My Wine Blogging Brethren, It’s Time to Taste Some Texas Wine at #WBC11…LIVE!

My Wine Blogging Brethren, It’s Time to Taste Some Texas Wine at #WBC11…LIVE!

In only two day, I’ll be flying away to join my wine blogging brethren at the 2011 North American Wine Blogger Conference (aka #WBC11) being held this year in Charlottesville, Virginia. This is my first time back to this “Blogfest of Wine” since its inaugural event in 2008. Virginia’s a great place and an up and coming wine state, just like Texas. In fact, Texas and Virginia are just about neck and neck in the battle for 5th place in wine producing states following the usual suspects: California, Washington, New York and Oregon.

Since my last WBC visit, something very interesting has happened in Texas. I believe that we have started to identify our future. Many now finally accept the fact that Texas just ain’t Bordeaux and, as remarkable as it seems, Texas ain’t Burgundy either. What Texas IS, is the Mediterranean of the USA. There has been an explosion of Tex-Med wine growing and winemaking going on here. Two varieties of sun-loving grapes that are shining bright on our future are Viognier as the white and Tempranillo as our red. These are now being supported by a cast of apparent “no name” varietals that also find Texas a good place to grow, ripen and hold their acidity even when temperatures reach the 100 degree mark. A few of these supporting grape varieties are: Roussanne, Muscat, Sangiovese, Mourvedre and even less knowns like Picpoule Blanc, Tannat and Nero’d Avola.

I have volunteered to pour wine this year rather than be a passive member of the WBC “Twitteratti”. Why? Well, the Texas state government recently cut all Texas wine marketing funds which left nothing in place to support this event Rather than let it die, I contacted the vintners directly and said that I had already planned to attend WBC11 and my pouring services were available free of change.

What should you look for at the wine bloggers conference from Texas?

Well, to start with come to the LIVE Wine Blogging Event and the Other 46 Tasting or follow, if you can’t be there in the flesh, savor the cool wine tasting action on Twitter via the hashtags #WBC11 and maybe a few coming thru at #TXwine.

The LIVE Wine Blogging event (for Whites and Rosés) will be held Friday, July 22 scheduled to start promptly at 4:20 PM. It will feature a Texas white wine made by Llano Estacado Winery in Lubbock Texas. In something similar to speed dating, I will go from table to table presenting the wine and pouring aliquots of Llano Estacado Viviana, a white aromatic wine, something that you’d thing might come from the Finger Lakes region of New York or the slopes of Alsace, France.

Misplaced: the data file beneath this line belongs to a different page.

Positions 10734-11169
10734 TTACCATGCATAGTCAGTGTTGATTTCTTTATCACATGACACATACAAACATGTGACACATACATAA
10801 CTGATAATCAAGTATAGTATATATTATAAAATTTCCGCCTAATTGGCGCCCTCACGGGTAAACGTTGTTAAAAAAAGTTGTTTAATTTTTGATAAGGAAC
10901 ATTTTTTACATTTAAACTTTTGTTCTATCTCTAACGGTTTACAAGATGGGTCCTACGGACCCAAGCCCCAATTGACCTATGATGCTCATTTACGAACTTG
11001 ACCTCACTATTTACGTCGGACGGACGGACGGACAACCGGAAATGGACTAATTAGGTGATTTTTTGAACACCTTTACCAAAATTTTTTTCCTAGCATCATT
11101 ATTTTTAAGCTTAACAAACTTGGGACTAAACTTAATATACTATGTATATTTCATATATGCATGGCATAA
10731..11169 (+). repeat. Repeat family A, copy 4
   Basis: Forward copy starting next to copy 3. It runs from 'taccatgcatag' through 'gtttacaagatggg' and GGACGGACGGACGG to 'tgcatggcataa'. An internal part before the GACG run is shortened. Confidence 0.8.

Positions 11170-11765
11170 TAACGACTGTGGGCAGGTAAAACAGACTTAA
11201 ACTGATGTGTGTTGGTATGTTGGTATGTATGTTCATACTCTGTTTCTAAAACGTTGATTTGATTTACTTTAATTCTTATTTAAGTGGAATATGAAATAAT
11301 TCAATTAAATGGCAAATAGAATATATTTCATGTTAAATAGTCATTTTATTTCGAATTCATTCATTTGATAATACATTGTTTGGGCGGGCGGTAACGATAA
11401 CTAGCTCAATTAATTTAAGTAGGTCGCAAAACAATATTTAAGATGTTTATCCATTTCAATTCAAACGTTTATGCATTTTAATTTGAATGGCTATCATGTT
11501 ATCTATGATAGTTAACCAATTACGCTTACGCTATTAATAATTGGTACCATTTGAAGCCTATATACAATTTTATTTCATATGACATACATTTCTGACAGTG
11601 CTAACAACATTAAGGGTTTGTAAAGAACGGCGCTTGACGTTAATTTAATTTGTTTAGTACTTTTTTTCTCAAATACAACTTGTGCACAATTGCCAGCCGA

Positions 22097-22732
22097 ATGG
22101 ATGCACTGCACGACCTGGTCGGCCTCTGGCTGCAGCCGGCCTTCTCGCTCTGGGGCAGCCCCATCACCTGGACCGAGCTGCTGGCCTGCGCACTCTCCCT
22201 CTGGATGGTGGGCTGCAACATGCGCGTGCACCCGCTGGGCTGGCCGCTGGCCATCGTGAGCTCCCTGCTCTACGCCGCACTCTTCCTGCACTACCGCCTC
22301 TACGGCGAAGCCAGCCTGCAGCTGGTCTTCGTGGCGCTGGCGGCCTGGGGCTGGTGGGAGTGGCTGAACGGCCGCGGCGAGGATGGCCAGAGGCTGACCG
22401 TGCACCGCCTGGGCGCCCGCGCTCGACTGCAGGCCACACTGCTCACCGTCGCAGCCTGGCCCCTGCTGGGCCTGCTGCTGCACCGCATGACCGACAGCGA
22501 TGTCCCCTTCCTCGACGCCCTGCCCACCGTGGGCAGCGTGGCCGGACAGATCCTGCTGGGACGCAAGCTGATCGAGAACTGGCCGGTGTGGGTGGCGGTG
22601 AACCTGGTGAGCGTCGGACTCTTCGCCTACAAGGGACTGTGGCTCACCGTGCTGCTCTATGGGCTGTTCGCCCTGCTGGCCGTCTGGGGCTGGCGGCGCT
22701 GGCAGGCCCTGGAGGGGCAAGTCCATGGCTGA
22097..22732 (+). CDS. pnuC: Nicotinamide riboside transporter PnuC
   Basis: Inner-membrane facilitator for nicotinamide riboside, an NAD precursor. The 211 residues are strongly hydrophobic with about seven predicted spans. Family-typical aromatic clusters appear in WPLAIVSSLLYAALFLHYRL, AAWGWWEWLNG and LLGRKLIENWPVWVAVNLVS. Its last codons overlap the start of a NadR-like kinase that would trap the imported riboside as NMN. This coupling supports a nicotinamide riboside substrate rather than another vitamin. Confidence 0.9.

Here is what to expect in the Llano Estacado Viviana:

Vintage:  2009

Vineyard and or appellation designation:  Texas

Alcohol (%):  12.7

Residual Sugar (%):  0.12

Harvest parameters and winemaking, fermentation, barrel techniques:  Aged for 4 months on its fermentation lees in cold, temperature controlled stainless steel tanks.

Wine description:  Our 2009 Viviana is a non-traditional blend using aromatic white varieties. 30% Gewurztraminer, 30 % Riesling, 10% Viognier, & 30% Muscat Canelli. Flavors of tropical fruit, honeysuckle, melon, citrus zest. More information at:

Other talking points: This wine is Llano Estacado’s answer to aromatic white “blends” such as Caymus Conundrum and Sokol Blosser’s Evolution. Gold Medal and “Best of Class” winner 2010 New World International Wine Competition

Winery Website URL:

Twitter handle: @Llanowine

Please come to the Live Wine Blogging (white/rose) Tasting event and try a truly unique Texas white wine.

— — — — —

Wait there’s more:

Tomorrow, on VintageTexas, I will feature the wine line up (two Viognier and two Tempranillo from Brennan Vineyards, McPherson Cellars, Lone Oak Winery and Llano Estacado Winery) that will be poured at the WBC11 Other 46 Tasting later this Friday evening at 9:00-11:00 PM eastern time. See:


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Love to taste, talk and tweet about Texas wines and where they are in the global scheme for wines. After all that's the only way they will reach the full potential.

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